Photo: Earl Gardner
Editor’s note: At the end of the first two Philadelphia Union seasons, we posted a series of end of the season reviews of every Union player. Over the next several weeks, PSP continues with a review of the 2012 season.
A one minute appearance as a time-burning sub in the Philadelphia Union’s first win of 2012 hardly made Antoine Hoppenot a household name. In fact, it probably made some Union fans wonder when Jack McInerney changed his name and were they supposed to pronounce that final “t” or not?
But when the winds of change blew open the first team doors for Amobi Okugo and Jack McInerney, they also swept through the oft-random selections of Peter Nowak’s bench and brought forth a game-changing 12th man. Time and again Hoppenot reignited the PPL Park powderkeg just by dragging his flinted feet across the near touchline in or around the 60th minute.
Hoppenot appeared in every game once John Hackworth took over as Union head coach. He racked up four goals and an assist, two yellow cards, 18 (!) offsides and a received headbutt in just over 800 minutes on the field.
As the focal point of the Princeton offense, Hoppenot spent a lot of time on the ball in college. The professional game, and the role he was asked to play in it, forced Hoppenot to adjust on the fly. No longer granted time, space, or the chance to grow into a game, the rookie was lucky to get more than 10 touches once he entered the fray. More often than not, these touches were taken at full speed with a hulking MLS defender frothily gurgling at his wake.
To say Hoppenot annoyed defenders is an understatement on par with saying post-midnight pizza is mildly satisfying. He brought a go-hard-or-go-home attitude that comes from earning your way into the substitutes rotation. He brought the movement and energy that plays into the skillset of Michael Farfan and Freddy Adu. That he also brought a youthful disregard for the whereabouts of the second-to-last defender can be laughed off after year one. He went to Princeton. We can trust that he will learn to look before leaning, right?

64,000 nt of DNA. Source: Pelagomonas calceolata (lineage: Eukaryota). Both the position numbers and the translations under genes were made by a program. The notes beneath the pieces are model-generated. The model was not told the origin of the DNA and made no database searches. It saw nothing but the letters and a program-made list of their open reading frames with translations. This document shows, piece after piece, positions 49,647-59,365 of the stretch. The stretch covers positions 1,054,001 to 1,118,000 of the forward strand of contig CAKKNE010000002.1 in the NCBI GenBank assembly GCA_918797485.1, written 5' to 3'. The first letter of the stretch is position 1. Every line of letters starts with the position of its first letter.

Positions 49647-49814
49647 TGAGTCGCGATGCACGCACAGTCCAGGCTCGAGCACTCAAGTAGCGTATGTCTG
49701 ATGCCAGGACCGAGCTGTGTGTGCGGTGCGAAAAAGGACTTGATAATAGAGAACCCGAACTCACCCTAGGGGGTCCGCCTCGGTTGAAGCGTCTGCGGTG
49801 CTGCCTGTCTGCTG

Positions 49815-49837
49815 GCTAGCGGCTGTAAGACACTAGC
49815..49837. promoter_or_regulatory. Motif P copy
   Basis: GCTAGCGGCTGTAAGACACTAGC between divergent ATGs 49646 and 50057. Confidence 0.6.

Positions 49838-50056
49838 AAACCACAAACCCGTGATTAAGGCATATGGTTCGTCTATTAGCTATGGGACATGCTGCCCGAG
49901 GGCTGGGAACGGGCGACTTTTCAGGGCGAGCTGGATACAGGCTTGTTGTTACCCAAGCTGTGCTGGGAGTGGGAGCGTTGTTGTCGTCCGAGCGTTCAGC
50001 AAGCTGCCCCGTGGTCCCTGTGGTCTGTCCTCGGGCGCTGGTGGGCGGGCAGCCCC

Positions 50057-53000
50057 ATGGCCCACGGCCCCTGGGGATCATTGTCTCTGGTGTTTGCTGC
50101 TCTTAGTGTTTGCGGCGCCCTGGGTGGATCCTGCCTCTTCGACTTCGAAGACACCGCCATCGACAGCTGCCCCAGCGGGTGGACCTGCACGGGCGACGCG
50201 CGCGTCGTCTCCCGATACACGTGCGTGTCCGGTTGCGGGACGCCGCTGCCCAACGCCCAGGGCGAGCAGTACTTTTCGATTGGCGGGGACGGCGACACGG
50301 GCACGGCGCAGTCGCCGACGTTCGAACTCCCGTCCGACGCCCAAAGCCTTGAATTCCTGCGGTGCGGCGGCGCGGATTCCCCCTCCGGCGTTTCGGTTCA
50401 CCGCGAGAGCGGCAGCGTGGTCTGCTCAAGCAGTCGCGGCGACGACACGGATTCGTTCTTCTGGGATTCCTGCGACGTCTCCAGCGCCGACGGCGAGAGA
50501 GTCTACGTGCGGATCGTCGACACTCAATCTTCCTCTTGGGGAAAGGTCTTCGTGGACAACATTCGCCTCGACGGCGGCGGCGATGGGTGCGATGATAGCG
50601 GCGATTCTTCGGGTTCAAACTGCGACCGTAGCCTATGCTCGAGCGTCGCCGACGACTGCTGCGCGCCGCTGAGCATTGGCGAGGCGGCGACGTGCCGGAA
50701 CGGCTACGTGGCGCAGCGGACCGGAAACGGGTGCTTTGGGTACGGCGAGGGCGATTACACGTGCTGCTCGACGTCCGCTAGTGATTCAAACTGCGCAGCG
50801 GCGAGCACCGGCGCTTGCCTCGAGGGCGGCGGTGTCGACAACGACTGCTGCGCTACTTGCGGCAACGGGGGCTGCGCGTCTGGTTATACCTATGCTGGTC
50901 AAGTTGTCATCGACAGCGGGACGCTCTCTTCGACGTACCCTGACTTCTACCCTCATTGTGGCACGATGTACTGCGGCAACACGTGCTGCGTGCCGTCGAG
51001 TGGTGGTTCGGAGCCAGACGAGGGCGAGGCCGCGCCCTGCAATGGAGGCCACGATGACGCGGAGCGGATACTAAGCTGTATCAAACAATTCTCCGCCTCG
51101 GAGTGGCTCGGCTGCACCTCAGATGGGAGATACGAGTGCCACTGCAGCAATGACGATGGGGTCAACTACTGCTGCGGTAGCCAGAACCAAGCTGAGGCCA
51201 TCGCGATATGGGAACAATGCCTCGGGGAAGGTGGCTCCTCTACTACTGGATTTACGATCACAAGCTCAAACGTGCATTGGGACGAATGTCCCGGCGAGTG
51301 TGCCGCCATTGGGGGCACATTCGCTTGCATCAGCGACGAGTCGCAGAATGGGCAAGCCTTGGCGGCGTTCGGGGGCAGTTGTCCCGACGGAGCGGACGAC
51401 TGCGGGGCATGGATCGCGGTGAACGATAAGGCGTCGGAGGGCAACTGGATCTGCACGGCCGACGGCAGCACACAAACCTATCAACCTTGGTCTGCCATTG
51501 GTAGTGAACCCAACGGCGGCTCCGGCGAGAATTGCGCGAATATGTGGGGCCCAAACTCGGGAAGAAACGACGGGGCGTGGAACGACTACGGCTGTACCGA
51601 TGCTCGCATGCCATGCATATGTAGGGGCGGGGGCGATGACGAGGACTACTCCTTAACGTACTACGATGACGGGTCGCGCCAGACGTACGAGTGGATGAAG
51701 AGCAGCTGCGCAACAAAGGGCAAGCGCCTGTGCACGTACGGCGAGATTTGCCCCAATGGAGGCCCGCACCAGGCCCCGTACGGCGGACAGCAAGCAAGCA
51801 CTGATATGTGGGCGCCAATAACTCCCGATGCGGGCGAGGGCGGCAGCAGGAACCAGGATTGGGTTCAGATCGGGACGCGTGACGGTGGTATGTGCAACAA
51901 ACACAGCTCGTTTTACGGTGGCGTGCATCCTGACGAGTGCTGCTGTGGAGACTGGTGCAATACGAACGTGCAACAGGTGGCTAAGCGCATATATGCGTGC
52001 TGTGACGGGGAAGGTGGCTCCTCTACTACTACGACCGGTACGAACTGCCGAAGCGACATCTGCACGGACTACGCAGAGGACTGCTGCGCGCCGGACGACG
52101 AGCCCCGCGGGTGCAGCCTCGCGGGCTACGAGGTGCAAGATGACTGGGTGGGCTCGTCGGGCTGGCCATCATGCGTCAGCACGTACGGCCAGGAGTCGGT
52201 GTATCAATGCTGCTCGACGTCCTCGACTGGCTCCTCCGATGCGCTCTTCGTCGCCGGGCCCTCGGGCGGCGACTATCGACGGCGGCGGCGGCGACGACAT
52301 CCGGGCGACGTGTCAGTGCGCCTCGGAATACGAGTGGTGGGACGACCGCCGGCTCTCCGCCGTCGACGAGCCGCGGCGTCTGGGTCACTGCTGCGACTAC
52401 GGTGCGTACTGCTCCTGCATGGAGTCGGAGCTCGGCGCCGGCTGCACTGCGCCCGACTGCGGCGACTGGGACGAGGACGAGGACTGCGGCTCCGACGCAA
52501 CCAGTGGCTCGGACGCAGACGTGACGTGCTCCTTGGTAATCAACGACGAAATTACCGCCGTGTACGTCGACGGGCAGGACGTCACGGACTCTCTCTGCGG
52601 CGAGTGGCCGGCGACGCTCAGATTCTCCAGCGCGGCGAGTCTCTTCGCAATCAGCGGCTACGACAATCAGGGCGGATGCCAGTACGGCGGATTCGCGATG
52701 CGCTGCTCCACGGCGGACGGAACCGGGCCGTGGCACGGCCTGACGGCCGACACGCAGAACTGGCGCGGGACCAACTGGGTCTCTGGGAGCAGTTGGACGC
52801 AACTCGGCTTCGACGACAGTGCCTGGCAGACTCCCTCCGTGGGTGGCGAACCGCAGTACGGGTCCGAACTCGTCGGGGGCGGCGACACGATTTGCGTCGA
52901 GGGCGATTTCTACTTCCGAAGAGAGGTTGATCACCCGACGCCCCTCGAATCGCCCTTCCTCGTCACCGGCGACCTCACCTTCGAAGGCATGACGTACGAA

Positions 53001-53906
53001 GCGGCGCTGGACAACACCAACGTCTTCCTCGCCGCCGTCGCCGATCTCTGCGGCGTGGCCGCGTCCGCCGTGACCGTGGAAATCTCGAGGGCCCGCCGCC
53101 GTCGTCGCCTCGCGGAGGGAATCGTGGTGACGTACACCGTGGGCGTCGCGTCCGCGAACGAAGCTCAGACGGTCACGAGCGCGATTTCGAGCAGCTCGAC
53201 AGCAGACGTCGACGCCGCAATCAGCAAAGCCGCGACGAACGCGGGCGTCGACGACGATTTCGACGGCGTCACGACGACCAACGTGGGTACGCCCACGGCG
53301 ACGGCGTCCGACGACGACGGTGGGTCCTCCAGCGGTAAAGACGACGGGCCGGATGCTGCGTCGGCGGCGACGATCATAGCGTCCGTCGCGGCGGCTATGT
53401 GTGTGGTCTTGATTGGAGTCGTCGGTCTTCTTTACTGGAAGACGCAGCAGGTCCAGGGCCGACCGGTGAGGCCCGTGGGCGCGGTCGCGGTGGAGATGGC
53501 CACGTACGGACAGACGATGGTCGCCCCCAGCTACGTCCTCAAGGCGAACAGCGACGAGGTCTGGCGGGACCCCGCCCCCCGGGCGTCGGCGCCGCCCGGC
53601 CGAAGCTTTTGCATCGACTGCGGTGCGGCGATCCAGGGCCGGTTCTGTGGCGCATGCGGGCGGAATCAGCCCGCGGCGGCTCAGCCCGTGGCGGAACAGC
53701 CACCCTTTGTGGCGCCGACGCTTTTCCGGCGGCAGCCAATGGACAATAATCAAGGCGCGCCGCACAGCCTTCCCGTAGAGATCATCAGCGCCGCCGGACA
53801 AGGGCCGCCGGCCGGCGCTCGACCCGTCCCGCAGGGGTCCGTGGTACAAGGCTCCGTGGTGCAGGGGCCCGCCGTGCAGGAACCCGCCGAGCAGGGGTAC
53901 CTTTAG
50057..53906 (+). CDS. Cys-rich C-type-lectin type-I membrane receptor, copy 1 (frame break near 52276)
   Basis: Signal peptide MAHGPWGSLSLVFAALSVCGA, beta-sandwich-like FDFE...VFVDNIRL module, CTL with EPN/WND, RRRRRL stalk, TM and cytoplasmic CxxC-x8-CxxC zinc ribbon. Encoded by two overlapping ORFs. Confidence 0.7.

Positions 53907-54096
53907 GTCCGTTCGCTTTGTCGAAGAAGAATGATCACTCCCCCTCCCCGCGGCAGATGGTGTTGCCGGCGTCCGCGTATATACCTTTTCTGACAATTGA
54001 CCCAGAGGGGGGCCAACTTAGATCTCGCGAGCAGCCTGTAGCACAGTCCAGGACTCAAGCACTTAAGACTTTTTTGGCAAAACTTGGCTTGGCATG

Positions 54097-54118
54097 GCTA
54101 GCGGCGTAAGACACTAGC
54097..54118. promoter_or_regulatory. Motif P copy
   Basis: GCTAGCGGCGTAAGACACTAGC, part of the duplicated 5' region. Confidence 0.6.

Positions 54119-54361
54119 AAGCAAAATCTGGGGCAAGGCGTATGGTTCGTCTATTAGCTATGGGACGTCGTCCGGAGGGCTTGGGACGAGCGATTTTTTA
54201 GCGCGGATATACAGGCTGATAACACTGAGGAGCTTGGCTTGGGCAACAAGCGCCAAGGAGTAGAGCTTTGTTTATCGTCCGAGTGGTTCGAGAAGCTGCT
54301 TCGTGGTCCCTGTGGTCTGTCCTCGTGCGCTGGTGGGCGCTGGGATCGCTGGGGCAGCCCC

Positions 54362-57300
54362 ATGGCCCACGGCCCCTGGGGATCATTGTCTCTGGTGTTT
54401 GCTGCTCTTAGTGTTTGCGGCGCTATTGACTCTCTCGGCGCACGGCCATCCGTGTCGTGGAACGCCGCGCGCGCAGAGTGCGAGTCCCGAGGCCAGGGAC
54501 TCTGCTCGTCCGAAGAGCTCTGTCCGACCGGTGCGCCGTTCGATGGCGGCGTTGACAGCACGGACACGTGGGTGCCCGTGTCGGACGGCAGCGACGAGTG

Many to choose from. But, in the end, the choice is easy:
The month of August. After flying out of the gate, Hoppenot earned his first start on July 29 against New England. One shot and three fouls suffered were all he put together in 78 minutes. In the next five matches, Hoppenot managed only one shot on goal and three total shots in a combined 160 minutes. This dip in performance coincided with the first five parts of an eight-game winless miniseries that saw the offense produce a mere four goals.
Speed and movement. Oh, and energy.
The number one goal for a substitute is to change the tenor of a match as quickly as possible. For a team in the lead, a substitute should come in and calm things down. For a team searching for a goal, the sub needs to frazzle the defense and raise anxiety levels where calmness once reigned. Hoppenot became a master of pulling central defenders out of position. One of his favorite targets was Kansas City center back Aurelin Collin. In the midst of a career year, the All-Star defender couldn’t get near Hoppenot and practically perfected the art of the mistimed lunge whenever the two players occupied the same area of the field.
The starts. Three times in the first eleven and three times it wasn’t just the “t” that was silent. Two shots on goal in 202 minutes as a starter is nothing to write home about, even if your original home is Paris, France. Hoppenot’s couilles-to-the-wall style didn’t translate against fresh first half legs, though his effort level remained high throughout his lengthier appearances. His best performance as a starter was a 67-minute showing against New England in a scoreless draw. Unfortunately for Hoppenot’s chances of starting in the future, there were some U-10 strikers and at least one dynamic, yet raw, squirrel who also ran circles around the case study in learned helplessness that was the 2012 Revolution defense.
Along with second year finisher Chandler Hoffman, Hoppenot will be one of the first names John Hackworth calls off the bench in 2013. He will be given plenty of chances to show that he can continue to turn defenders in cartoonish circles late in matches, and as he gains experience his offside numbers should dwindle (slightly).
Hoppenot is not going to lead the Union line any time soon, but he looks to be the type of player that belongs on the Union roster and in the Union locker room. Anybody who missed his interviews with PSP’s Eli Pearlman-Storch should stop reading this and go check them out immediately. If there is one player on the Philadelphia Union who is least likely to forget the wonder of professional sports—you get to live out a lifelong dream but have to beat the crap out of everyone else living out their own dream—it is Antoine Hoppenot. That attitude should always have a place on a Union squad made up of players who went from playoff contenders to bottom-feeders — and who want to bounce the other way in 2013.
Stat chart legend:
POS: Position; GP: Games Played; GS: Games Started; MINS: Minutes; PA: Passes Attempted; PC: Passes Completed; P%: Passing Accuracy Percentage; G: Goals; A: Assists; SOG: Shots on Goal; SOG/S%: Percentage of Shots that are on Goal; G/SOG%: Percentage of Shots on Goal Converted; SC%: Scoring Percentage; G/90min: Goals per 90 minutes; Hm G: Home Goals; Rd G: Road Goals; FC: Fouls Committed; FS: Fouls Suffered; YC: Yellow Cards; RC: Red Cards